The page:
There is a more widespread appreciation on the Left of the danger of climate change, a reality which in Naomi Klein’s words, “changes everything.” But alignment on strategies that effectively address the difference in pace between climate change (time is running out) and power-building (arduous and slow) is yet to be developed. The potential for progress, however, is indicated by the recent advances in climate justice activism – the rooted work led by indigenous peoples which has led to important victories, and the creative campaign that has catapulted the idea of a Green New Deal into the mainstream.
CONVERGENCE, BUT A LONG WAYS TO GO
Accompanying these advances in Left conversations about strategy has been a growing convergence of formations from different sectors around a few key points. Many of the social justice groups that threw down to beat Trump and the GOP at the ballot box in 2020 shared a common view of Trumpism as an extreme danger, race and racism at the pivot of the country’s current polarization, and the need to engage electorally not just to beat the right but to contend for governing power. Coordinating their electoral efforts through vehicles such as United Against Trump, The Frontline, Win Justice, and various state tables deepened this agreement and strengthened practical ties. The broad consultations over messaging and tactics among an even broader range of forces to protect the results was also a promising step forward.
But coordinating efforts in one specific campaign is a long way from joining together in a coalition or single formation united on a strategy for sustained work across different states and numerous election cycles. And while some organizations are larger or more influential than others, no single group in the social justice eco-system has the combination of a compelling strategy and sufficient social weight to bring most others into its orbit. Even common vehicles for organizing strategic debate in a way that makes it more systematic and more accessible are not yet in place.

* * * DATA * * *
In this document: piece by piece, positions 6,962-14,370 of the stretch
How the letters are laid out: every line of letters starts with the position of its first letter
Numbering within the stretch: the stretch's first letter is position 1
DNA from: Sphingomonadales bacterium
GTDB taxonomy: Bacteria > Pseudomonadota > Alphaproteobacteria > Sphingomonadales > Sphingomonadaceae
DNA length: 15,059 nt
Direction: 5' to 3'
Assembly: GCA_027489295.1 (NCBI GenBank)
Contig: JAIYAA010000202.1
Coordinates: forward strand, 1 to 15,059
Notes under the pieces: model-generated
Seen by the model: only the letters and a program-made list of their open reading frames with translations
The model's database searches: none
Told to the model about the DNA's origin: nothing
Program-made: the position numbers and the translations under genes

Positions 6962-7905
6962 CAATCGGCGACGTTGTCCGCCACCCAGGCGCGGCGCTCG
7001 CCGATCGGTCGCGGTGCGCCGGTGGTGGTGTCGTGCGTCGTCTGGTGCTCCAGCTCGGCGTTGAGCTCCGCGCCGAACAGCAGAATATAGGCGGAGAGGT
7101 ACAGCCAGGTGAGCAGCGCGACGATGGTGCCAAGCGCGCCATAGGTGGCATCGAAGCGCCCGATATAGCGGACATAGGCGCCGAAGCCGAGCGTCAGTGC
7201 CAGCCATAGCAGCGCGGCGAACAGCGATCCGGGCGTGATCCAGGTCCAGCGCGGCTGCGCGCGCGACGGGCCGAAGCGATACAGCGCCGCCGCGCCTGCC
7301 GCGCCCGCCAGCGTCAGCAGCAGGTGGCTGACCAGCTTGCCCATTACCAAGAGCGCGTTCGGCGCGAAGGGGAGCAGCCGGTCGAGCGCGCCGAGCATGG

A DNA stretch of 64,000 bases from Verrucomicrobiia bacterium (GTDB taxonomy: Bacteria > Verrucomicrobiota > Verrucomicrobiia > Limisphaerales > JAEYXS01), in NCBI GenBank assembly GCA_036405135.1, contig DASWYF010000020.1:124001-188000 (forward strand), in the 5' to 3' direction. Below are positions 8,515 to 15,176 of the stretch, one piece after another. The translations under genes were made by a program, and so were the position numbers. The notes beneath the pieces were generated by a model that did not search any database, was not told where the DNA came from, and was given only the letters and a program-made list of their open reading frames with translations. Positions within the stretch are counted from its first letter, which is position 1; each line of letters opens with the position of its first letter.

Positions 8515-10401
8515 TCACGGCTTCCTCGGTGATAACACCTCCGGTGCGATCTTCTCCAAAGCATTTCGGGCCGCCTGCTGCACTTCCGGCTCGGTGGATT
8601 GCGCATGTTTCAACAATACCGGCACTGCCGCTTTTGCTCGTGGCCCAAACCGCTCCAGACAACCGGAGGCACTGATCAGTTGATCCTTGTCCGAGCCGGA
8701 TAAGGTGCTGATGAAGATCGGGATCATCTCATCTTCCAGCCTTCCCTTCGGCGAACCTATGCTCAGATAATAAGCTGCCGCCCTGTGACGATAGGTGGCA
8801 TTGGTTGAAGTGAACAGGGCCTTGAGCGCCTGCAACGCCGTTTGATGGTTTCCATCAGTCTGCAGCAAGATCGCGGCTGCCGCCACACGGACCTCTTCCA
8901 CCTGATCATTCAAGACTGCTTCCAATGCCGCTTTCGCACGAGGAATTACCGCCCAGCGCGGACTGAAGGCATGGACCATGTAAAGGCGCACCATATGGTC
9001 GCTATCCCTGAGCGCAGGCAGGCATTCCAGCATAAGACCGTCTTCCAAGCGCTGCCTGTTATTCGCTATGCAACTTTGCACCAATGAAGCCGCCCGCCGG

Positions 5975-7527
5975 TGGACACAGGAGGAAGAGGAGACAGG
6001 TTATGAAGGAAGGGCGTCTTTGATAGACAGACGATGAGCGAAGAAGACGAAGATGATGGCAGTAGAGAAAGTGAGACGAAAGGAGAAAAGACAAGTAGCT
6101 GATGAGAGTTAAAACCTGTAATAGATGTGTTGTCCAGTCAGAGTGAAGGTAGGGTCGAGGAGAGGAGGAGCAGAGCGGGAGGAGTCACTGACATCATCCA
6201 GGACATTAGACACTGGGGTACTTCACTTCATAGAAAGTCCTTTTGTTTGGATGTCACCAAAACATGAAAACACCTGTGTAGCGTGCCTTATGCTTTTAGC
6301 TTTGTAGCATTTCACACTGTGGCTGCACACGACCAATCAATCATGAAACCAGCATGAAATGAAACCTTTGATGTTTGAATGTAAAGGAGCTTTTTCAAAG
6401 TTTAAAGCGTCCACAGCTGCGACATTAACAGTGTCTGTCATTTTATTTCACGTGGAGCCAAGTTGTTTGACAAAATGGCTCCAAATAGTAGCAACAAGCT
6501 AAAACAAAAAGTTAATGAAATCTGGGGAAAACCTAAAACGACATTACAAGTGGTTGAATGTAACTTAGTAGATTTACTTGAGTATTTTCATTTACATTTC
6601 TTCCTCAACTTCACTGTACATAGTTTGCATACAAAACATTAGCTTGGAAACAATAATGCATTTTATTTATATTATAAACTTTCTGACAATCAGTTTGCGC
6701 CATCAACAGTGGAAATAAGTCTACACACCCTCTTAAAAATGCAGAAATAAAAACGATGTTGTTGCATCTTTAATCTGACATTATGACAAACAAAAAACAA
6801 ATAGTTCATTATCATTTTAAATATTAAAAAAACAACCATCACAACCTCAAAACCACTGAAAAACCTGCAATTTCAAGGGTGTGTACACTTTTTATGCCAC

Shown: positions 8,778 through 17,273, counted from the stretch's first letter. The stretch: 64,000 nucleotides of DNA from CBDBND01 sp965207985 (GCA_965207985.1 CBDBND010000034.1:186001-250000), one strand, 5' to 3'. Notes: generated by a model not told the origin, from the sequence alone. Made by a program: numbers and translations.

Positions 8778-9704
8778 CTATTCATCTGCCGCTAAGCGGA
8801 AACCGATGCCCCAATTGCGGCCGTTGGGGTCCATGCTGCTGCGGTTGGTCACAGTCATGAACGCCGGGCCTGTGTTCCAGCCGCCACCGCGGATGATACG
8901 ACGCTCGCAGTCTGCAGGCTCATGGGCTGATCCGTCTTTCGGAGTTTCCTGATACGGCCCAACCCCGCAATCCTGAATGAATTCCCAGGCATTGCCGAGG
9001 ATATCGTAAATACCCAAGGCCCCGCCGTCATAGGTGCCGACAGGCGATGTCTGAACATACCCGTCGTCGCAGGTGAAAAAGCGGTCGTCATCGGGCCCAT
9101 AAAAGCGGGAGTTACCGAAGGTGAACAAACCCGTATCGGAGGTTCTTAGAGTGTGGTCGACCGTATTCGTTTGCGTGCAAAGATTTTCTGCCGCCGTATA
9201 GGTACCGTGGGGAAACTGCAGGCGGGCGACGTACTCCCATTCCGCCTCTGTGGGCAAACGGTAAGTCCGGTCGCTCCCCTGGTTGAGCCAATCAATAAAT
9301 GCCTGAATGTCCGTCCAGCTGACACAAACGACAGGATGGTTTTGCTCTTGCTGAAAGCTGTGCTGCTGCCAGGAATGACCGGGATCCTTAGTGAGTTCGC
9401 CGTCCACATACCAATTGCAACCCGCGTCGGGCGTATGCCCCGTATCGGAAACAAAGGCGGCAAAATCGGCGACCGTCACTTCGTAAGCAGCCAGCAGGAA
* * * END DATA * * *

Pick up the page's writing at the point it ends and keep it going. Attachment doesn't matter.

The problems this creates for the Left are underscored by comparison to the level of strategic clarity and coordination that characterize our opponents. The MAGA movement is pursuing a clear strategy to gain political power and it is united behind a single center (talking points from Mar-a-Lago are spread to millions within hours). The Democratic High Command is less monolithic, and though it is shedding neoliberalism it has not yet formulated a clear alternative model. And even if we on the Left believe its strategy is not adequate to either soundly defeat the GOP or satisfy the demands and aspirations of the anti-Trumpist majority, the Biden-Schumer-Pelosi bloc is operating in far more unified fashion than the progressive movement which is challenging it.
In short, our strategic thinking and degree of coordination have advanced substantially since 2015, and the “progressive wing” is now a player in national politics. But even on the level of vision and unity we trail our opponents.
We lag even further behind our opponents in terms of institutional strength, organizational capacity, influence within government, and the size of our mass base. An attempt to “know ourselves” regarding those key components of contending for power will be the focus of the next column in this series.